Supporters of the resolution said withheld pay raises for UW employees was impacting their livelihood, and that infrastructure projects like the engineering building were critical investments for the state economy. 

Regent Ashok Rai, who voted in support of the resolution, also argued that the deal gave UW the opportunity to reimagine DEI to better support students.

“The fact that this [DEI] is an issue that divides us is puzzling, confusing and downright frustrating,” Rai said. “We need to do better. This is an opportunity to do better. No jobs are being lost. It’s an opportunity to create more conversation, which I do believe we need.”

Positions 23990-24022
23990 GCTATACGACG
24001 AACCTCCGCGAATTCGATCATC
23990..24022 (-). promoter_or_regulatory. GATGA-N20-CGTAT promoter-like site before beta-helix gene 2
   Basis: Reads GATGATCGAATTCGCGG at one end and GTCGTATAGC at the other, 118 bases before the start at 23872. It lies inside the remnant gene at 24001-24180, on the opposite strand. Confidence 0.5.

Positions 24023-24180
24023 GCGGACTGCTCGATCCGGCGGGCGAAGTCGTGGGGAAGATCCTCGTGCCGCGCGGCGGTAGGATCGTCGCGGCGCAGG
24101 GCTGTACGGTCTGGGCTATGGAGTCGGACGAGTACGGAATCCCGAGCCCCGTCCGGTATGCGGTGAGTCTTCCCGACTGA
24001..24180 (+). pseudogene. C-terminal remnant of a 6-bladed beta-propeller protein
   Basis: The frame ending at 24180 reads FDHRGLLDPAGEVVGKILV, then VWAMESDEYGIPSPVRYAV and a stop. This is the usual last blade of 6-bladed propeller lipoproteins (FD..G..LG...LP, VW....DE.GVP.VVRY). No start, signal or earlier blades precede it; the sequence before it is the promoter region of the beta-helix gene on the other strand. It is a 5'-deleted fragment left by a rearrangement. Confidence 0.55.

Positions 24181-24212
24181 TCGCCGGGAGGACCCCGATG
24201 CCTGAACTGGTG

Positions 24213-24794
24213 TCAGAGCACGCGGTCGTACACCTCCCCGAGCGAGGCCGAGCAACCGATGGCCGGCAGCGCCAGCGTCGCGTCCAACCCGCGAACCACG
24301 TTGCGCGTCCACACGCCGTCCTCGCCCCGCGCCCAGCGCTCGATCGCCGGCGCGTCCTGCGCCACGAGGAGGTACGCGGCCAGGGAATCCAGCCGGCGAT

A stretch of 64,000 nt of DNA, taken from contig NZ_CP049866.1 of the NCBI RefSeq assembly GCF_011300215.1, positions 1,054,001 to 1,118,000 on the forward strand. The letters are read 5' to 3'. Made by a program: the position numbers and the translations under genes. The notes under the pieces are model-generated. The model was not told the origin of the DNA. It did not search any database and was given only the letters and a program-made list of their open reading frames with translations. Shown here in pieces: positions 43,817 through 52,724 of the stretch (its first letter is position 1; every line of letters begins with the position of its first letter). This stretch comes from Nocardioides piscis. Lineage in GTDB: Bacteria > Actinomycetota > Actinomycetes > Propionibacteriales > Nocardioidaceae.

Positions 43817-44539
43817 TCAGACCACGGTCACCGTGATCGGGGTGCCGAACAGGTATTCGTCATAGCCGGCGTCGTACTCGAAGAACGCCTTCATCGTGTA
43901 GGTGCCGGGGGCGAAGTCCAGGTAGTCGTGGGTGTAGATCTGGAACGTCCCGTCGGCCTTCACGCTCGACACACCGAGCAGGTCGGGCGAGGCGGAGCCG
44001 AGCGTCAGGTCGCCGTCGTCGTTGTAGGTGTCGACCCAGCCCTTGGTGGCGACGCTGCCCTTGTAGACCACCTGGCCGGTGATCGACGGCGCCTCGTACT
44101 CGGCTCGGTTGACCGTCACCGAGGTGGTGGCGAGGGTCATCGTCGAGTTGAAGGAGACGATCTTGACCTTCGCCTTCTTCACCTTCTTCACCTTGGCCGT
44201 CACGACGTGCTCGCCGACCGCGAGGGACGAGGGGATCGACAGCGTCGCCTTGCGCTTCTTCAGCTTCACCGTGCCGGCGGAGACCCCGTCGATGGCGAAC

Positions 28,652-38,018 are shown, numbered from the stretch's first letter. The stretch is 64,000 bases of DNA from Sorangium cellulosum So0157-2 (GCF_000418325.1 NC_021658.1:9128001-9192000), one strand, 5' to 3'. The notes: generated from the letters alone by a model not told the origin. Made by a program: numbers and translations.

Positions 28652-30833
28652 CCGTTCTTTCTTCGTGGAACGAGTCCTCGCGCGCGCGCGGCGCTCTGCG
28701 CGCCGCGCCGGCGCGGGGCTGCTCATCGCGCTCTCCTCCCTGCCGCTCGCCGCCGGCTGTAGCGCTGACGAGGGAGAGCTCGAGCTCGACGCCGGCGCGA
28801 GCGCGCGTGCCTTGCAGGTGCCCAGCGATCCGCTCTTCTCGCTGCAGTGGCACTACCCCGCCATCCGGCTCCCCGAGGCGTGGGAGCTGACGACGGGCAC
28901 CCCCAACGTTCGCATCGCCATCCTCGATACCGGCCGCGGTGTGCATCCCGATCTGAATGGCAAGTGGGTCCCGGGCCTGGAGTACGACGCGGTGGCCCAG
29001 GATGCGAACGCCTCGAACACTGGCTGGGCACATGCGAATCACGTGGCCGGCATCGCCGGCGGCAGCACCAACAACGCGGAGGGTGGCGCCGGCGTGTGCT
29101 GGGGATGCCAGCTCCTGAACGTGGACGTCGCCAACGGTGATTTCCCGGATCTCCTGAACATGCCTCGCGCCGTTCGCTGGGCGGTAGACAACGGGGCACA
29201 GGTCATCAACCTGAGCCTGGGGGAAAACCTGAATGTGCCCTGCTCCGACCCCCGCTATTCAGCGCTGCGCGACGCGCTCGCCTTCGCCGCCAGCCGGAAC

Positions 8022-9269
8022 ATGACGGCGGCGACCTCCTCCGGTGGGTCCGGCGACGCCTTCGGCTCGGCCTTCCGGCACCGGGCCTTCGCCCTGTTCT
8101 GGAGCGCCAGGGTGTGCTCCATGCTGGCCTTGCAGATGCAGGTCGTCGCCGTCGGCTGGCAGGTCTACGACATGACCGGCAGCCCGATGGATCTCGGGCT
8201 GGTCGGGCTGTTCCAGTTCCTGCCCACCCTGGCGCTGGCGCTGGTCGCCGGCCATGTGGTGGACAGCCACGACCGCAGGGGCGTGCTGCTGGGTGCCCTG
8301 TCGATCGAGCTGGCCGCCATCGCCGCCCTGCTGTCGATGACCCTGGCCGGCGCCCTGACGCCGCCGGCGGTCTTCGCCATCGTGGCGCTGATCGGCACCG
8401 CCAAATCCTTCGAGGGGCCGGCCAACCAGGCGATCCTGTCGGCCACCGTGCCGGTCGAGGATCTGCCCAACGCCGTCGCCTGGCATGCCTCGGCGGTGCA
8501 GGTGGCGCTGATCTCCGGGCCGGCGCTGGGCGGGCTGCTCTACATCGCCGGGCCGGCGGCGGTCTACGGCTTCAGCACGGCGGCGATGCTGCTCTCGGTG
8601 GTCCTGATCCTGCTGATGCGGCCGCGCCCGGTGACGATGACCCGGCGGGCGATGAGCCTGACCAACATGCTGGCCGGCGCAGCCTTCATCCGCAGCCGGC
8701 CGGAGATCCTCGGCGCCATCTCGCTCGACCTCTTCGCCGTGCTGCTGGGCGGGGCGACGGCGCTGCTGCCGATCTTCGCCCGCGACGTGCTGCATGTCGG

As a result of the Board of Regents’ narrow rejection, the deal will not advance to the Assembly for the Joint Committee on Employee Relations and the Joint Finance Committee to grant withheld pay raises and $32 million in funding to UW.

During discussion, Prince said the raises and new buildings will come, but passing the deal would compromise pride in UW institutions and the students who attend them. Prince said an outcome in support of DEI will represent belonging for future UW students.

“They [students] will be treated with respect,” Prince said. “They will feel as if they belong there. Because the stories that they’ve heard, will help them assume and know that they belong.”

In a statement released Saturday afternoon, Associated Students of Madison applauded the Board’s decision to “listen to their students and staff and deny this deal.”